Can Fernando Alonso ward off ‘Father Time’ long enough for one more run at the championship?


This season is only four races old, but Fernando Alonso needs to decide on his future beyond this year sooner rather than later.

Formula One’s eldest driver is out of contract with Aston Martin following this campaign, his 21st in the sport since debuting what feels like a lifetime ago with Minardi in 2001.

Whilst the double World Champion has lost none of his hunger; in fact, he appears fitter than ever despite turning 43 in July, Alonso has to be questioning how much longer he wants to be making up the numbers.

The Spaniard won’t have won a race in eleven years next month, which was accomplished on home soil at Barcelona with Ferrari. Following a two-year sabbatical after a forgettable second McLaren tenure, his return to the grid with Alpine in 2021 didn’t bear much fruit, though his switch to Aston Martin in 2023 initially yielded much more competitive results.

#JapaneseGP thoughts from Fernando. ????

— Aston Martin Aramco F1 Team (@AstonMartinF1) April 7, 2024

Despite eight podiums, results dried up in the back half of last season, and Alonso’s confidence in the project moving towards the regulation reset in 2026 could dictate his longevity.

The only option to justify a move from his current employer that isn’t into retirement is Red Bull, which seems content with Sergio Perez’s output at recent races, finishing second with consistency, even after the Mexican could manage no better than fifth in Australia with Max Verstappen suffering brake failure in the early stages of the race.

Alonso demonstrated that his racecraft and wiles aren’t wanting at Melbourne, with his cunning braking tactics culminating in the trailing George Russell’s penultimate lap crash. This earnt Alonso a penalty which dropped him from sixth to eighth, though it spoke to his warrior mentality.

Alongside his late race pass on Perez to secure third at Brazil last year, it’s evident that Alonso will chase or defend every position with his life, but there must be a point where he decides that if that fight isn’t for victories and championships then he’s wasting his time.

Signing off from Suzuka. ????????

Fernando comes home in P6, with Lance making up places to finish P12 in the #JapaneseGP.

— Aston Martin Aramco F1 Team (@AstonMartinF1) April 7, 2024

The spectacle of one of the last old-school racers pitted against the younger generation has been a sight to behold, yet it’s a travesty that the sport has been deprived of Alonso’s contention at the pointy end of the field for so long notwithstanding last year’s flourish.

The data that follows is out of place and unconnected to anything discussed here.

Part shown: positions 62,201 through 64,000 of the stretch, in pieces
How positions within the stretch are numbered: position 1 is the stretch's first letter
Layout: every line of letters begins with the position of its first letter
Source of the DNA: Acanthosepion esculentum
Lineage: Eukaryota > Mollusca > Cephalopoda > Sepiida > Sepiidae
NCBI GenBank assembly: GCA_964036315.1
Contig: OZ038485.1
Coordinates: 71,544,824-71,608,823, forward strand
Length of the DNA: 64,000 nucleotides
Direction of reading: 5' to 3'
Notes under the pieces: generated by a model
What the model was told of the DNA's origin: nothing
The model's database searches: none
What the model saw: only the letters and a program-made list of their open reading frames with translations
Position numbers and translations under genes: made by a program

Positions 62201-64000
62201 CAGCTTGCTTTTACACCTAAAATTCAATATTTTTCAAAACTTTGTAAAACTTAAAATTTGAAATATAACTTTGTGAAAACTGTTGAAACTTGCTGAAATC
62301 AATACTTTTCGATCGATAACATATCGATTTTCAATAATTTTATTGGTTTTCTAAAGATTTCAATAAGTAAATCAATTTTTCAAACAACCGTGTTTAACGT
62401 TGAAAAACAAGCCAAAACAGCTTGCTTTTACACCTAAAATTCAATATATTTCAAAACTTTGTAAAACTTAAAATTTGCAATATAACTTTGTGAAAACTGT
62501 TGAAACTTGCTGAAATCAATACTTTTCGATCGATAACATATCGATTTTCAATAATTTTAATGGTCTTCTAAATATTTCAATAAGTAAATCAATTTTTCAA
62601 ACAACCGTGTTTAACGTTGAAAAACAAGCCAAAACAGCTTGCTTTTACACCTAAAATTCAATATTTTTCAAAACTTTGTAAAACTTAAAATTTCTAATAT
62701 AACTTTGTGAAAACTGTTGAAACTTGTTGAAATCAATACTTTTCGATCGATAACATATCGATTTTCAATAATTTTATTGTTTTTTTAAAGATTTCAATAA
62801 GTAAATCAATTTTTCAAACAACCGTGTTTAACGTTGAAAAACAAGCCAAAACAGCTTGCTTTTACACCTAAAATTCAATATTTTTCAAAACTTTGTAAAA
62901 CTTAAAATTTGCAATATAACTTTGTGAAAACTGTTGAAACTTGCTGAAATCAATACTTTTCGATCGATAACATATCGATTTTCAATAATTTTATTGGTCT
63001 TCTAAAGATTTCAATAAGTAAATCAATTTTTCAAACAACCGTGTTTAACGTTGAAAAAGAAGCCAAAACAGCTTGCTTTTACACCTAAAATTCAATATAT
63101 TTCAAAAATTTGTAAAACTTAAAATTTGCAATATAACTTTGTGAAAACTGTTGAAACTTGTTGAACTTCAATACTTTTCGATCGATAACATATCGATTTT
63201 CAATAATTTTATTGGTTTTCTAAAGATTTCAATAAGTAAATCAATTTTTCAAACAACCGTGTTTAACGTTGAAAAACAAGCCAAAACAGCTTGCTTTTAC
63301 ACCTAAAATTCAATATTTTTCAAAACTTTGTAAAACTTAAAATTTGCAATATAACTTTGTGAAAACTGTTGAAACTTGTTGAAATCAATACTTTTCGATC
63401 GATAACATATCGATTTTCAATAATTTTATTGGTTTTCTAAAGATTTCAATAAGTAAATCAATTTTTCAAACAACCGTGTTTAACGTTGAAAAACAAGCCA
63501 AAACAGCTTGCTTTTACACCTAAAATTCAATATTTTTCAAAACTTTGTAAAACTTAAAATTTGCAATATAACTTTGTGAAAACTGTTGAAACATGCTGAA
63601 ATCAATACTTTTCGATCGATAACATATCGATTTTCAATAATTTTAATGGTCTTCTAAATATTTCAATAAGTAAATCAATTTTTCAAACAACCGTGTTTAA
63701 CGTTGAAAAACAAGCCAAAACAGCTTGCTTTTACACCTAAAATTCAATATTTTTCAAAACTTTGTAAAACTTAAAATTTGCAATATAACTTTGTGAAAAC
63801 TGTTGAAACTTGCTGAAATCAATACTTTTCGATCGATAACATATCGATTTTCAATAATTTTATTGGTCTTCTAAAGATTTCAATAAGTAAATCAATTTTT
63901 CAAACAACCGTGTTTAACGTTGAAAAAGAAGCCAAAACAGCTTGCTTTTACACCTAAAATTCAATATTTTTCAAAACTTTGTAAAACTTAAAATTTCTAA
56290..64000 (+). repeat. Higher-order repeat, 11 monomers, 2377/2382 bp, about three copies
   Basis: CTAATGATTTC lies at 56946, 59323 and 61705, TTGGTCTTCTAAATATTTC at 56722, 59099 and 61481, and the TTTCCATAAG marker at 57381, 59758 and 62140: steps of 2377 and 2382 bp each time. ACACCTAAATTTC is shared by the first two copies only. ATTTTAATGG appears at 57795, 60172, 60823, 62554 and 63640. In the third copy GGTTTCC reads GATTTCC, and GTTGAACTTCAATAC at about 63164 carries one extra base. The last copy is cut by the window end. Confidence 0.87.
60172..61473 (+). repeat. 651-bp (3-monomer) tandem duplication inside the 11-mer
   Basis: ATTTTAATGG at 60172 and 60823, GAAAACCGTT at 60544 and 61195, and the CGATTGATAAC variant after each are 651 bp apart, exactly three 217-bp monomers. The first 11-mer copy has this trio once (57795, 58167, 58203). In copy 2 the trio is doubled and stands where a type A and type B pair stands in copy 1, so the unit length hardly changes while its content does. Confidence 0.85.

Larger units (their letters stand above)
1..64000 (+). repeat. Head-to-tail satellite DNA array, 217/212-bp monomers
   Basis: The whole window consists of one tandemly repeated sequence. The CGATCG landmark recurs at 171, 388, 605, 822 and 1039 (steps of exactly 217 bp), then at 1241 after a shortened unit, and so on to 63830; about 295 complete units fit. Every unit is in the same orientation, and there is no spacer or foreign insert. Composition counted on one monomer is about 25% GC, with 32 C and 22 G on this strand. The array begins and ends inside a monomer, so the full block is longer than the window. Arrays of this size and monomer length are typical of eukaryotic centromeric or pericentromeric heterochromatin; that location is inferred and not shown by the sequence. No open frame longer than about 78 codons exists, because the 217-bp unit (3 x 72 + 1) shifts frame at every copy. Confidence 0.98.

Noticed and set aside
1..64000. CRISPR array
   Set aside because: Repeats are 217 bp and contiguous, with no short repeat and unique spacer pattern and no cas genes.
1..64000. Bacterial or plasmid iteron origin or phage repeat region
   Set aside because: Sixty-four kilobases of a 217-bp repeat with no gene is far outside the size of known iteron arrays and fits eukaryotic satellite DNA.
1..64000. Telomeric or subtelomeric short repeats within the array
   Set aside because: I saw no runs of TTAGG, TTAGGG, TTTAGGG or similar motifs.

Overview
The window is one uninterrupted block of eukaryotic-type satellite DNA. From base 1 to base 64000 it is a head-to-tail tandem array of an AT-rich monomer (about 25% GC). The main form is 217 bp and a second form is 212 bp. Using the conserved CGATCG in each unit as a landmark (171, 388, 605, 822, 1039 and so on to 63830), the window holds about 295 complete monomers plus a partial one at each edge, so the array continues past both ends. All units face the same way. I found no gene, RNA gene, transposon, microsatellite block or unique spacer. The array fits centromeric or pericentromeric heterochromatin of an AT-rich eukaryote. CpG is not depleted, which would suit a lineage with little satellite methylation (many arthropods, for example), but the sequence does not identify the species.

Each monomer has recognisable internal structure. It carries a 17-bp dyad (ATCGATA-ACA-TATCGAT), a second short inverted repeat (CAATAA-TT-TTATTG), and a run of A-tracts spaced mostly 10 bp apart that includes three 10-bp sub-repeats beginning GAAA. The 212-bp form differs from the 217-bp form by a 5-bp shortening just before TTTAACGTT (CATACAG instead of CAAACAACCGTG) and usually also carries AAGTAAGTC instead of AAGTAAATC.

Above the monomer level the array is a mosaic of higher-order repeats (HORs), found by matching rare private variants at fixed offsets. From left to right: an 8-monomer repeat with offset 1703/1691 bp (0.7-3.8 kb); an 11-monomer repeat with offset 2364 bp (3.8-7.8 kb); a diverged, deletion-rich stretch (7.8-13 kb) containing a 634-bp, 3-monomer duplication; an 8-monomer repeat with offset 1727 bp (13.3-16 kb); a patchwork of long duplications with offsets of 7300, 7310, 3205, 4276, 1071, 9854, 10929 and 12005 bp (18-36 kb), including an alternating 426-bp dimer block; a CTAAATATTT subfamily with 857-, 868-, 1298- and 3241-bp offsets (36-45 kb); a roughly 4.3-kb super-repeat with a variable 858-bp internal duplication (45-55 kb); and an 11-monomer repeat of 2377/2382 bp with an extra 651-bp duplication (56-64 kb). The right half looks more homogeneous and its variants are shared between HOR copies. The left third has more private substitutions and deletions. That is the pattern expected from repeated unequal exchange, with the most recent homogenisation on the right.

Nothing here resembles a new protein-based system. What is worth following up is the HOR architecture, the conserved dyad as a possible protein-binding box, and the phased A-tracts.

This is also a product of the Spaniard’s political machinations, which have burned several bridges that could have provided pathways to greater success. His first McLaren tenure in 2007 ended acrimoniously and it feels like his career and each of his subsequent moves have been coloured by the events of that season.

Fernando Alonso of Spain driving the #14 McLaren-Renault MCL33. (Photo by Dan Istitene/Getty Images)

He might be willing to ride out 2025 in a midfield car, as is currently the case, if success appears to be a good thing the following season, but the new regulations are undoubtedly Alonso’s final opportunity to make a run for his third title.

This isn’t a certainty considering the Spaniard’s propensity for being in the wrong place at the wrong time, see McLaren 2015-18. Alonso had an offer to join a then unproven Red Bull in 2009 before his preceding stint at Ferrari from 2010-14, and we all know what transpired, so there’s always a risk that another move won’t pay off even if it currently appears promising on paper.

Given carte blanche to decide his home beyond this season, it might be that despite Red Bull’s renewed and rampant success since 2022, that Alonso views the decision to develop its own engines from 2026 in technical collaboration with Ford, as riskier than plumping for Mercedes or remaining at Aston Martin, which will inherit factory Honda engine support from Red Bull in 2026.

But Father Time might hasten Alonso’s resolve and desperation, and with nothing to lose, spur one last roll of the dice to fulfil the championships which slipped through his grasp in 2007, 2010 and 2012.

Fernando Alonso. (Photo by Peter Fox/Getty Images)

It’d be peak Alonso to join Red Bull only for the team to experience a form downturn. Instability from recent off-track developments could erode long-term culture, and the decision to go its own way on engines could quite literally backfire, meanwhile Ferrari will surely be dangling the carrot of designing a title-winning car for an incoming Lewis Hamilton in front of chief technical officer Adrian Newey, having narrowly failed to land his services a decade ago.

Alonso would have coveted a Mercedes berth not so long ago, yet the German manufacturer has appeared rudderless in recent seasons, none more so than in the wake of Hamilton’s imminent departure.

It could be that he’s seen enough at Aston Martin since joining the operation that he has faith in their ability to produce at least a championship-contending car from 2026 and he’ll back himself to do the rest.

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Whether Alonso goes around for another year, or two, or three, or he instead finally decides to hang up his helmet without a third title, it won’t be for a lack of trying and he can only be applauded for sticking around as long as he has when many would have walked into the sunset.

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